Silver eel escapement in the Lower Saxonian River Ems
BALANCE - Silver eel escapement in the Lower Saxonian River Ems
Conservation measures for the European Eel aim to ensure escapement of a sufficient number of mature eels from each river system to the sea. As quantitative surveys are complex and not always feasible, the evaluation of management goals is often based on population models. However, results of these modeling approaches usually are subject to great uncertainties. The BALANCE project combines a “mark-recapture” study approach and acoustic telemetry in order to obtain a robust quantification of the actual silver eel escapement in the River Ems. Empirical results will be compared to predictions from the German model-in-use to project silver eel escapement for model validation and identification of refinement potential.
Background and Objective
Due to a variety of factors, the European eel population has been declining for decades and is now in a critical state. Accordingly, the species is classified as "outside of safe biological limits" by the International Council for the Exploration of the Sea (ICES). In response to this development, the European Union adopted eel management plans (EMPs) to rebuild the stock under the common fisheries policy. The primary aim of this regulation is to increase the escapement of mature eels (“silver eels”), from coastal and inland waters. In order to achieve the management target, at least 40% of the biomass that would have existed without anthropogenic influences should be able to escape from each river basin in the EU. This is to ensure the recovery of the stock in the long-term by assuring sufficient numbers of potential spawning fish.
Due to the extensive spatial distribution of the eel across Europe and North Africa, monitoring of the entire stock is not feasible. In addition, quantitative surveys are complex and costly. Therefore, population models are frequently used to evaluate whether the escapement targets are met in a given river system. However, the input parameters of the German model-in-use (“German Eel Model”) are based on assumptions. The assumptions directly influence the model outcome, yet they cannot always be examined specifically for any river catchment.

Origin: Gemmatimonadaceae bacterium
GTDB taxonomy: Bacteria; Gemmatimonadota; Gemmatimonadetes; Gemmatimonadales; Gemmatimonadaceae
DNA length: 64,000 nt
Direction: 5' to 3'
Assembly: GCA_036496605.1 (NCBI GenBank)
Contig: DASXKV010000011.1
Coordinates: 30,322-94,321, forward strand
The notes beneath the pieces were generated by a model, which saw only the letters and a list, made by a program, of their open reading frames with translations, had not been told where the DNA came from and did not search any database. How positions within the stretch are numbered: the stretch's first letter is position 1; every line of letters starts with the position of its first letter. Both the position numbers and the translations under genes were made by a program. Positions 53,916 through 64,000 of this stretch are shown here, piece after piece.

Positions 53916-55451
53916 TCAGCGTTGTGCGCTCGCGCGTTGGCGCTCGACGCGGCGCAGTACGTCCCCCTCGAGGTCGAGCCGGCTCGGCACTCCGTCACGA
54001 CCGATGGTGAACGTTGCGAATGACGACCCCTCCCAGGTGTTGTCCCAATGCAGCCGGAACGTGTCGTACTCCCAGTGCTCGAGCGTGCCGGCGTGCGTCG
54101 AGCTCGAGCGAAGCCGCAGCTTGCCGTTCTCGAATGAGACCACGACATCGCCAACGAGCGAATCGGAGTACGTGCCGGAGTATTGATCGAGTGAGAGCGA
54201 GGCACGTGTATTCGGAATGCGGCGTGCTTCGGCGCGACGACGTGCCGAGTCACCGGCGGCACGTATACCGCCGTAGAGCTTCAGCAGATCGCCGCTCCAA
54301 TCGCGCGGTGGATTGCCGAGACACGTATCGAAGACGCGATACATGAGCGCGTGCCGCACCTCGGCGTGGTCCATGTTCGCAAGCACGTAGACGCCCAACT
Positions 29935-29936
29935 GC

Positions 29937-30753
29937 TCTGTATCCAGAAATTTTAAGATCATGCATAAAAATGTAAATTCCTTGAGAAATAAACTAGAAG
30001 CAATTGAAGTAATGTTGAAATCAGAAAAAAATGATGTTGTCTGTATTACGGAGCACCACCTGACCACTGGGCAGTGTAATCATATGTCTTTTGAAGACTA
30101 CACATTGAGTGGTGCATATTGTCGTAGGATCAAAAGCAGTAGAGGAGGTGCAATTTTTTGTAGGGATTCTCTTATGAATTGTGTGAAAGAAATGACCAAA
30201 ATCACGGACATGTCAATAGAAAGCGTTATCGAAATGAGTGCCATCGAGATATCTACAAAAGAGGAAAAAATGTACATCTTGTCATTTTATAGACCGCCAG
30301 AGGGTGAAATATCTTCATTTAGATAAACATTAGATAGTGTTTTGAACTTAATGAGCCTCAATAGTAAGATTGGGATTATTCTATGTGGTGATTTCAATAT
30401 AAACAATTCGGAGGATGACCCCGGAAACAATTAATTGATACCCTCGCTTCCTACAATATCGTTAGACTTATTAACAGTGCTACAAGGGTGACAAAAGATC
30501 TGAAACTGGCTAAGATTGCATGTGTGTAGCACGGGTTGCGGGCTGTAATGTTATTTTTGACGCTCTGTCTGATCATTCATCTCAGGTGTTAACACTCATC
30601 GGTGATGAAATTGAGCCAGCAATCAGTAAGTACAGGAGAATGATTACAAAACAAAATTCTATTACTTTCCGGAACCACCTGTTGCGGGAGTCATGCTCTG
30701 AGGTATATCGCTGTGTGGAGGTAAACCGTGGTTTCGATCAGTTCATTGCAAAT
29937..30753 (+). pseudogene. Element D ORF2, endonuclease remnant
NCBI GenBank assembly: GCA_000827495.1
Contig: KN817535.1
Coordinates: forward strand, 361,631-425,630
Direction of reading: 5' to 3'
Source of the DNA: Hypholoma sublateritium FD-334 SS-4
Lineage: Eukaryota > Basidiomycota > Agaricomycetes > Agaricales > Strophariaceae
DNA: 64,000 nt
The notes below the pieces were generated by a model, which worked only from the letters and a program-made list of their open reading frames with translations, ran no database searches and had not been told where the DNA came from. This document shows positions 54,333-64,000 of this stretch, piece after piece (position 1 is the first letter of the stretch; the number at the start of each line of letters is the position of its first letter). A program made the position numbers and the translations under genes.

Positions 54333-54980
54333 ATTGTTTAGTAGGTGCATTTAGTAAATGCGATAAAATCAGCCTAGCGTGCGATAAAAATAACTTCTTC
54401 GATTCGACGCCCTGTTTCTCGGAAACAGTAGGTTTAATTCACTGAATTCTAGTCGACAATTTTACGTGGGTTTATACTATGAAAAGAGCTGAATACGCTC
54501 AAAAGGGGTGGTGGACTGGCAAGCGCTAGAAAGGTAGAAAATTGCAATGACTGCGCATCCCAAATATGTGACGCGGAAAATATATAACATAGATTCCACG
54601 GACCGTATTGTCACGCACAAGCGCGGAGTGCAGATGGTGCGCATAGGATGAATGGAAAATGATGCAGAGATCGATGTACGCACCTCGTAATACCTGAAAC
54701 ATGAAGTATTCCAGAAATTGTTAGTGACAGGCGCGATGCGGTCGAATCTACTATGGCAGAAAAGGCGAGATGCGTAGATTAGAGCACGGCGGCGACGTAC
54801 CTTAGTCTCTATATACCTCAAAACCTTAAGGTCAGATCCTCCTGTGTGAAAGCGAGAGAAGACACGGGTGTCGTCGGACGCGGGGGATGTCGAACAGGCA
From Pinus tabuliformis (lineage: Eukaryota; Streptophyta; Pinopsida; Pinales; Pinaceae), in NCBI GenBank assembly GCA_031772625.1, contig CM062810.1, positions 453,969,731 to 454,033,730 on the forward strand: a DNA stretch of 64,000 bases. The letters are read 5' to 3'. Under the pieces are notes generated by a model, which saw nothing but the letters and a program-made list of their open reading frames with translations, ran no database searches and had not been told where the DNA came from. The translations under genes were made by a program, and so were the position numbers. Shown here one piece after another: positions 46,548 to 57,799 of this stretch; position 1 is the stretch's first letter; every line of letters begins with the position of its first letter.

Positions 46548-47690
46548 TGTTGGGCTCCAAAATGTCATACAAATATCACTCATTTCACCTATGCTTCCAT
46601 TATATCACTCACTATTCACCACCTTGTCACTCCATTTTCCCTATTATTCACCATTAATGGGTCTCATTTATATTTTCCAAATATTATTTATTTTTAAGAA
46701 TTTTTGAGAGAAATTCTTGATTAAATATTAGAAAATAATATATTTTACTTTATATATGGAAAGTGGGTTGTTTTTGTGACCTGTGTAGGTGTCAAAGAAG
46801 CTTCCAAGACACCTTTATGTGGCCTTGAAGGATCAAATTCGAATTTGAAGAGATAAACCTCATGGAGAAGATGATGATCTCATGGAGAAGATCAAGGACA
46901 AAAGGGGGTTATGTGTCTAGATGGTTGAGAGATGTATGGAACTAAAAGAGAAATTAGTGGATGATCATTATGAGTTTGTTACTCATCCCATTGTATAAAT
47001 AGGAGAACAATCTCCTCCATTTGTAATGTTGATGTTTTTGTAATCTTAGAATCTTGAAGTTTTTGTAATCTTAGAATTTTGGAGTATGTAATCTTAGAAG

Thus, it is necessary to verify the model predictions of silver eel escapement numbers through empirical studies to evaluate the success of management measures. A comparison of the model prediction with observed numbers of escaping silver eels allows conclusions about the quality of the German Eel Model and potential need for revision.
In addition, the migration behavior of eels in relation to their developmental stage (i.e., degree of silvering) and to environmental conditions will be investigated. An acoustic telemetry system will provide insights about possible migration obstacles (e.g., navigation locks) in the River Ems. The results promise a better understanding of the river-specific migration dynamics and help to improve the conservation and sustainable use of European eel in the River Ems.
Mark-recapture studies are commonly used to calculate the total number of silver eels escaping from a specific river system. Stow nets will be operated by a local fisherman at one specific location throughout the year and the catch will be documented. In the course of this work, the stage of maturity, body length and mass will be recorded and a growth profile of migrating silver eels will be determined from a sub-sample. A given number of migrating silver eels will be tagged both externally for recognition and internally with an acoustic transmitter, and will be released upstream of the fishing gear. The recapture rate of tagged fish will then be used to calculate the total number of migrating eels.
The use of acoustic telemetry will refine the absolute quantification of escaping silver eels by accounting for the proportion of tagged eels that interrupt their migration or remain in the water system after passing the monitoring station. In addition, receiver stations along the river provide insights into the migratory behavior depending on the degree of maturation of the silver eels and allow the identification of local migration obstacles. Moreover, the influence of environmental parameters (e.g., temperature, moon phase and river discharge) on the migration behavior will be analyzed in order to be able to predict not only the quantity but also the timing of eel migration using environmental data.
Our Research Questions
- Do predictions of silver eel escapement by the "German Eel Model" match the empirically estimated population size?
- How can the model be refined to improve its prediction accuracy?
- Does the migration behavior of eels differ across stages of maturity?
- What role do river-specific obstructions such as navigation locks play in causing migration bottlenecks?
- Can migration activity be predicted by environmental conditions?
Involved external Thünen-Partners
Van Hall Larenstein University of Applied Sciences
EU - European Maritime and Fisheries Fund (EMFF)
1.2020 - 12.2022
Project funding number: NI-1-18-004
Project status: ongoing